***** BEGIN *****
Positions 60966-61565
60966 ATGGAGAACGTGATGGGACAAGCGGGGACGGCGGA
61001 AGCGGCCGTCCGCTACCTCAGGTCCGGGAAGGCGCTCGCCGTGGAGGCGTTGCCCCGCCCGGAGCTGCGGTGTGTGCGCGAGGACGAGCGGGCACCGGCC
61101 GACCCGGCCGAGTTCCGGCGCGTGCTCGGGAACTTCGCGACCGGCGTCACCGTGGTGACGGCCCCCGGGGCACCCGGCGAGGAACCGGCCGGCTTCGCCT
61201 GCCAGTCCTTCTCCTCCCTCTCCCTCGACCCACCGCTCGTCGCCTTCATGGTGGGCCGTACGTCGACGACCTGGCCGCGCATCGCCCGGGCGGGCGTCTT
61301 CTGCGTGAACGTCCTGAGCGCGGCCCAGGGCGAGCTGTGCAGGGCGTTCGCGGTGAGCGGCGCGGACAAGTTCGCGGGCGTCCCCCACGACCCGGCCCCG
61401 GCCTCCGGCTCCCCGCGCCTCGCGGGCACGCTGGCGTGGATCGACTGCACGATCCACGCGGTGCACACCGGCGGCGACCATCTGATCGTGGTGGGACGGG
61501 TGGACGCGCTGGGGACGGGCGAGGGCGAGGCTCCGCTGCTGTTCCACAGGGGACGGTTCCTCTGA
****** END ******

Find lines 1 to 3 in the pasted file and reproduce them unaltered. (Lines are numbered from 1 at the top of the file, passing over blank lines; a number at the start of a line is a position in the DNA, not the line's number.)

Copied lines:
Positions 60966-61565
60966 ATGGAGAACGTGATGGGACAAGCGGGGACGGCGGA
61001 AGCGGCCGTCCGCTACCTCAGGTCCGGGAAGGCGCTCGCCGTGGAGGCGTTGCCCCGCCCGGAGCTGCGGTGTGTGCGCGAGGACGAGCGGGCACCGGCC